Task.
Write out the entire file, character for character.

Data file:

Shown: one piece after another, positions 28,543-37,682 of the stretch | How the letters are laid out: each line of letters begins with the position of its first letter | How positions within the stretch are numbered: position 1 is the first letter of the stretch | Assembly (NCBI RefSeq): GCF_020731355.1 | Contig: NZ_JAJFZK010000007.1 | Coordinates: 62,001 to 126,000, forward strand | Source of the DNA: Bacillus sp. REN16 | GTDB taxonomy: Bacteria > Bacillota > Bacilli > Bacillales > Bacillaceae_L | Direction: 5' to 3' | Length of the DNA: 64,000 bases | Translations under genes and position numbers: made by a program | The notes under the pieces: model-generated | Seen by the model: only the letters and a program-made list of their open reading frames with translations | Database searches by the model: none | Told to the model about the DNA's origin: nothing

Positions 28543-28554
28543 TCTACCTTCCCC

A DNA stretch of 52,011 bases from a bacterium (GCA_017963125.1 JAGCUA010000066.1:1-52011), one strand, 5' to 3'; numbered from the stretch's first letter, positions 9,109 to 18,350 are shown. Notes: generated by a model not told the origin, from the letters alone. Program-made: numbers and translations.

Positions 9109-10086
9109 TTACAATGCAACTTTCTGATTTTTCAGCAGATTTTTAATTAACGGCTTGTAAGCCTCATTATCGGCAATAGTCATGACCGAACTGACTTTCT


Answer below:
Shown: one piece after another, positions 28,543-37,682 of the stretch | How the letters are laid out: each line of letters begins with the position of its first letter | How positions within the stretch are numbered: position 1 is the first letter of the stretch | Assembly (NCBI RefSeq): GCF_020731355.1 | Contig: NZ_JAJFZK010000007.1 | Coordinates: 62,001 to 126,000, forward strand | Source of the DNA: Bacillus sp. REN16 | GTDB taxonomy: Bacteria > Bacillota > Bacilli > Bacillales > Bacillaceae_L | Direction: 5' to 3' | Length of the DNA: 64,000 bases | Translations under genes and position numbers: made by a program | The notes under the pieces: model-generated | Seen by the model: only the letters and a program-made list of their open reading frames with translations | Database searches by the model: none | Told to the model about the DNA's origin: nothing

Positions 28543-28554
28543 TCTACCTTCCCC

A DNA stretch of 52,011 bases from a bacterium (GCA_017963125.1 JAGCUA010000066.1:1-52011), one strand, 5' to 3'; numbered from the stretch's first letter, positions 9,109 to 18,350 are shown. Notes: generated by a model not told the origin, from the letters alone. Program-made: numbers and translations.

Positions 9109-10086
9109 TTACAATGCAACTTTCTGATTTTTCAGCAGATTTTTAATTAACGGCTTGTAAGCCTCATTATCGGCAATAGTCATGACCGAACTGACTTTCT